Food Chemicals That May Cause Asthma Symptoms
Sometimes food allergies, intolerances, and sensitivities may act as triggers for asthma attacks. Common food allergies include dairy, gluten, shellfish, nuts, and sesame. These are all required to be labeled on food packaging. In addition to these common allergens, certain food chemicals and additives could also act as an asthma trigger. Unfortunately, there is no requirement for these to be labeled.
What are food chemicals and additives?
Food chemicals and additives are added to food products to enhance or add a certain quality. An ingredient may be added to make the color brighter or preserve the product for longer. One of the most common food additives that you have likely heard of is sulfites, which are added to wine to preserve its shelf life and prevent the wine from oxidizing quickly.
Food chemicals and additives as asthma triggers
Food chemicals and additives are not typically listed as allergens like the common allergens on a food label. This is because, for most people, these ingredients do not cause an allergic reaction. However, a small number of people may experience that certain food chemicals and additives trigger an allergic reaction and asthma symptoms. The more you consume the ingredient, the worse your symptoms might get. According to the Department of Health's (of Victoria, Australia) "Better Health" website, these are additives that could potentially cause an asthma flare-up or symptoms:1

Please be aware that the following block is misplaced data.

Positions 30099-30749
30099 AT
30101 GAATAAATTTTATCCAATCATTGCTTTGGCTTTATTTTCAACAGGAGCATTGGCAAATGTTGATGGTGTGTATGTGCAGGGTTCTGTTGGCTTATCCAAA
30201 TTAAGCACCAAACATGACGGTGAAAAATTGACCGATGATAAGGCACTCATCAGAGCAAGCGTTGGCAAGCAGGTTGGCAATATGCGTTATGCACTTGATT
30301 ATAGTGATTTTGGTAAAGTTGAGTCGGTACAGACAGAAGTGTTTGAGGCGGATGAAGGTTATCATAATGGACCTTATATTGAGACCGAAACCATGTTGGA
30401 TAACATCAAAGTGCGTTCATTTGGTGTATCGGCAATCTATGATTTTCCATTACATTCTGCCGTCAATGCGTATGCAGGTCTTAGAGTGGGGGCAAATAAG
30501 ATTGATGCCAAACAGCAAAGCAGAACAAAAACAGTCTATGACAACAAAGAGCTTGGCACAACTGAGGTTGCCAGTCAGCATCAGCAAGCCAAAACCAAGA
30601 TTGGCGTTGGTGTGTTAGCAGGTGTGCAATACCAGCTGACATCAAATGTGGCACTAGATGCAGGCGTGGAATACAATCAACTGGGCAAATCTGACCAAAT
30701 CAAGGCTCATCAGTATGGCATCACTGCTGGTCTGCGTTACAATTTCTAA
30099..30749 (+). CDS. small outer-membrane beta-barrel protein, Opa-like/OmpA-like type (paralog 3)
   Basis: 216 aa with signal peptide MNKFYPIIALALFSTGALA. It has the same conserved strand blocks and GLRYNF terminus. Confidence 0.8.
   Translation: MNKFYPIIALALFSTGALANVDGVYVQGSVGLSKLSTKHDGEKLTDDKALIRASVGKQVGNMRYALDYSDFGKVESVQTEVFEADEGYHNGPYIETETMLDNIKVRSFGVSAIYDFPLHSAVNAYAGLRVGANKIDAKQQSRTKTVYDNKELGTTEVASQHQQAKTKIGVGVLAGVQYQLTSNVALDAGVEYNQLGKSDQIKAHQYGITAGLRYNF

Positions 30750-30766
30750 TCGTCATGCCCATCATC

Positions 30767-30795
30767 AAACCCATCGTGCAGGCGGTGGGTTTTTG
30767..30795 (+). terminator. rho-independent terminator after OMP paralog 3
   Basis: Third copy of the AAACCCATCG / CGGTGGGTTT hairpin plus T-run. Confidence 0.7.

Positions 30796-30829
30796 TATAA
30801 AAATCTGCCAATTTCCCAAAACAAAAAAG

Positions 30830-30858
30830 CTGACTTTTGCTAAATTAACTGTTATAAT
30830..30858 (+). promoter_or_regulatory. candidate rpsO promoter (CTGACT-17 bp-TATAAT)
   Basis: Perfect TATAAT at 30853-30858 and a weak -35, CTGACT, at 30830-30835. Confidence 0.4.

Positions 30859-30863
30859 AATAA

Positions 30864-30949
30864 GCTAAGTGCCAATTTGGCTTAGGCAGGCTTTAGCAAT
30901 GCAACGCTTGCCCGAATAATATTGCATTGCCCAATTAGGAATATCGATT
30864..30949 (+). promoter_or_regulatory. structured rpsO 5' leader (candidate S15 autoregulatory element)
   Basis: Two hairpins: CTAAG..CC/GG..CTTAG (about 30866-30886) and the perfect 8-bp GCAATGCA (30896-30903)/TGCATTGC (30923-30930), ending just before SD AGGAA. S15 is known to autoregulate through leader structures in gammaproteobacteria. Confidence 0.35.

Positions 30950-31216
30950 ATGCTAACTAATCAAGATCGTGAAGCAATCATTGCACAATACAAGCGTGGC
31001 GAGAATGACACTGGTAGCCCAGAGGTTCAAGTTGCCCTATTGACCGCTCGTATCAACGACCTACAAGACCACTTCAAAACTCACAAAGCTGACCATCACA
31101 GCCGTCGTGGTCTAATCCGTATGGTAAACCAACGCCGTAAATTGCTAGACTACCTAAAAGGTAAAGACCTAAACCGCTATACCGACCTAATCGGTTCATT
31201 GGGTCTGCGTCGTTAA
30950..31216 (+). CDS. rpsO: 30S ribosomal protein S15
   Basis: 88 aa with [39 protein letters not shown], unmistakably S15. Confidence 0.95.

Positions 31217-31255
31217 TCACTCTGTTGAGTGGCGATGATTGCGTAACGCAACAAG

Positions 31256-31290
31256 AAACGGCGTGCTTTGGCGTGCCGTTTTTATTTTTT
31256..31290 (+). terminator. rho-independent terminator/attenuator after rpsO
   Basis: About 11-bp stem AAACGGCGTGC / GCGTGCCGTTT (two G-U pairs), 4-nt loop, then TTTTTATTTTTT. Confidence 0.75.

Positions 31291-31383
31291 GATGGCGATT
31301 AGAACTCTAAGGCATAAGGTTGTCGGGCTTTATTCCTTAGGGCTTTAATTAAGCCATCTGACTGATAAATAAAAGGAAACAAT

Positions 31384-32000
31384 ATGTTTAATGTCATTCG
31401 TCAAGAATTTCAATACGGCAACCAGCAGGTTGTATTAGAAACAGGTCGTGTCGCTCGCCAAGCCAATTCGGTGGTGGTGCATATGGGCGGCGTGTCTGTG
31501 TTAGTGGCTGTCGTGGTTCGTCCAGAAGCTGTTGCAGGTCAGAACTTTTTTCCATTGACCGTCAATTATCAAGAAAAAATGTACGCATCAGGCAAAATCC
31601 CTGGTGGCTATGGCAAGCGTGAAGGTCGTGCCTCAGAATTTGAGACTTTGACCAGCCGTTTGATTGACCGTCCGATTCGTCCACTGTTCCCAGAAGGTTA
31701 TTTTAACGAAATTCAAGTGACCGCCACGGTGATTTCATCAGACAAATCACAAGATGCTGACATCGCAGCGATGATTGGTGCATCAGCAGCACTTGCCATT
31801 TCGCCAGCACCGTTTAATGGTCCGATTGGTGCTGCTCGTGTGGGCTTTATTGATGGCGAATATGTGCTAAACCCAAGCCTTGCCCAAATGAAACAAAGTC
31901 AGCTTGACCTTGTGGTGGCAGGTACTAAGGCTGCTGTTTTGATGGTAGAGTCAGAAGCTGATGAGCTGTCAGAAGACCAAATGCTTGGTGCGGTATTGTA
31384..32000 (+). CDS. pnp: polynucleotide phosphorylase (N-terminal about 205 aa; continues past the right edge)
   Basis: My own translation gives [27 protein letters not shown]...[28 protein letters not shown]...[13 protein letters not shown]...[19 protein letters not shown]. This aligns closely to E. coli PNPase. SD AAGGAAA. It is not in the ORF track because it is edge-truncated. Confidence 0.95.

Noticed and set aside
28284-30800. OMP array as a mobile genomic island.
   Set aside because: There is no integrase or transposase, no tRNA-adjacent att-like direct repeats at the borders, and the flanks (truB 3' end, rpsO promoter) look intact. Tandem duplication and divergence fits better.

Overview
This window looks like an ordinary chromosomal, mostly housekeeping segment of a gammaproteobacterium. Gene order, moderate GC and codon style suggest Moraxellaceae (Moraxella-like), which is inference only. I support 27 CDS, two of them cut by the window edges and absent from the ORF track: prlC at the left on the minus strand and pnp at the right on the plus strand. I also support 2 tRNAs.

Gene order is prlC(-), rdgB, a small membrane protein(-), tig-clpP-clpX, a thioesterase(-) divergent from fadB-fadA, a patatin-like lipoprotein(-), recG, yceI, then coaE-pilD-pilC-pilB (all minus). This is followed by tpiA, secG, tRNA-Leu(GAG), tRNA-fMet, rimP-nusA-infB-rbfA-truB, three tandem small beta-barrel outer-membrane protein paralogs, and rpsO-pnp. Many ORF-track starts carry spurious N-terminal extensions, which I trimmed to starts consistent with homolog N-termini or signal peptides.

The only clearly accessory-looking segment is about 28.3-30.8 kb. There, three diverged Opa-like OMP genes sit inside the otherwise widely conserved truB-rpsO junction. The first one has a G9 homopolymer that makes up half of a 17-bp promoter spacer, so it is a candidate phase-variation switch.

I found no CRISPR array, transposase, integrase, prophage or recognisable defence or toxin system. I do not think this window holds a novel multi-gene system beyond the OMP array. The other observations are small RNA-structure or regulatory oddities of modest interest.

- Food colorings - This additive is typically the rarest to have a reaction to. Food coloring is added to baked goods, candy, beverages, and some packaged food products. Two food colorings that are known to be allergens are "yellow 5" and "carmine".2
- Sulfites - These can be natural and added. Sulfites naturally occur in dried fruits, as well as wine, but are also added to dried foods and drinks similar to wine. According to the FDA, sulfites must be listed on food labels when their concentration in the food or beverage is ≥10 parts per million total sulfur dioxide.4
- Salicylates - These are not added to food, but are naturally found in honey, beer, coffee, and tomato paste. Aspirin is a salicylate, and about 10 percent of people living with asthma can be sensitive to it.
- Monosodium glutamate (MSG) - This additive is used to increase savory flavor in snacks, sauces, and broths. Some studies have found that there is a slight correlation between a high amount of MSG and asthma symptoms, other studies have found this to be inconclusive.3
Most people will not experience an allergic reaction or asthma symptoms from food additives. However, there is a small percentage of people who do, so it is important to be aware of this and validate the experience of others. Although food chemicals and additives are not labeled as allergens on packaging (with the exception of sulfites), they can be spotted in the ingredient list. If you believe there is an unknown food triggering your asthma or an allergic reaction, be sure to bring this up with your doctor.
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